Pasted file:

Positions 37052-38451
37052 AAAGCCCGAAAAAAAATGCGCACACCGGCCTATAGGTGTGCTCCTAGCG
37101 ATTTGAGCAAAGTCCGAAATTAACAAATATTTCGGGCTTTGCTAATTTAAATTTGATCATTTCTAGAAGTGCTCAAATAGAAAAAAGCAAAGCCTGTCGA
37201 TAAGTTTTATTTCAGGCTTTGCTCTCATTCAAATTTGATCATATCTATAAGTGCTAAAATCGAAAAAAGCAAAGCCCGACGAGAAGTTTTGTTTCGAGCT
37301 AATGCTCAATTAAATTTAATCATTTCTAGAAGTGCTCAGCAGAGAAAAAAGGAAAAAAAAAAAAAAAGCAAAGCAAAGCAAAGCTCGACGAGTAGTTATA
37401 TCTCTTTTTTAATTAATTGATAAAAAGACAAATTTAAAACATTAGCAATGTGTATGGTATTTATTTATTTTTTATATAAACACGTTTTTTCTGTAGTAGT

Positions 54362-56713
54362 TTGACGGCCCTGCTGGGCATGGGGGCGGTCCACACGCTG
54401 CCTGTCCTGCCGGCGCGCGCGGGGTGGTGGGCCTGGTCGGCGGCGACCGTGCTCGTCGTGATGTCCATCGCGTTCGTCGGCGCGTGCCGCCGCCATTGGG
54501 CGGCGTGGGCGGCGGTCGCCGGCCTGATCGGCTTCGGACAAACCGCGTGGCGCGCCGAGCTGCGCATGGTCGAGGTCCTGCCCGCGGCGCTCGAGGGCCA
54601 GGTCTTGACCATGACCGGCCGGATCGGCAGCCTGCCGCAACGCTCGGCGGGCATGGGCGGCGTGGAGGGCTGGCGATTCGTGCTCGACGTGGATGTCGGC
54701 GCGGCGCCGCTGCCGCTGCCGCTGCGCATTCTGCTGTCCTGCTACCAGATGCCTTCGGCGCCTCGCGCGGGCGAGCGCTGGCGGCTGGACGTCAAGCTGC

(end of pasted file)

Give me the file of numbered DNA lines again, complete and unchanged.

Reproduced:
Positions 37052-38451
37052 AAAGCCCGAAAAAAAATGCGCACACCGGCCTATAGGTGTGCTCCTAGCG
37101 ATTTGAGCAAAGTCCGAAATTAACAAATATTTCGGGCTTTGCTAATTTAAATTTGATCATTTCTAGAAGTGCTCAAATAGAAAAAAGCAAAGCCTGTCGA
37201 TAAGTTTTATTTCAGGCTTTGCTCTCATTCAAATTTGATCATATCTATAAGTGCTAAAATCGAAAAAAGCAAAGCCCGACGAGAAGTTTTGTTTCGAGCT
37301 AATGCTCAATTAAATTTAATCATTTCTAGAAGTGCTCAGCAGAGAAAAAAGGAAAAAAAAAAAAAAAGCAAAGCAAAGCAAAGCTCGACGAGTAGTTATA
37401 TCTCTTTTTTAATTAATTGATAAAAAGACAAATTTAAAACATTAGCAATGTGTATGGTATTTATTTATTTTTTATATAAACACGTTTTTTCTGTAGTAGT

Positions 54362-56713
54362 TTGACGGCCCTGCTGGGCATGGGGGCGGTCCACACGCTG
54401 CCTGTCCTGCCGGCGCGCGCGGGGTGGTGGGCCTGGTCGGCGGCGACCGTGCTCGTCGTGATGTCCATCGCGTTCGTCGGCGCGTGCCGCCGCCATTGGG
54501 CGGCGTGGGCGGCGGTCGCCGGCCTGATCGGCTTCGGACAAACCGCGTGGCGCGCCGAGCTGCGCATGGTCGAGGTCCTGCCCGCGGCGCTCGAGGGCCA
54601 GGTCTTGACCATGACCGGCCGGATCGGCAGCCTGCCGCAACGCTCGGCGGGCATGGGCGGCGTGGAGGGCTGGCGATTCGTGCTCGACGTGGATGTCGGC
54701 GCGGCGCCGCTGCCGCTGCCGCTGCGCATTCTGCTGTCCTGCTACCAGATGCCTTCGGCGCCTCGCGCGGGCGAGCGCTGGCGGCTGGACGTCAAGCTGC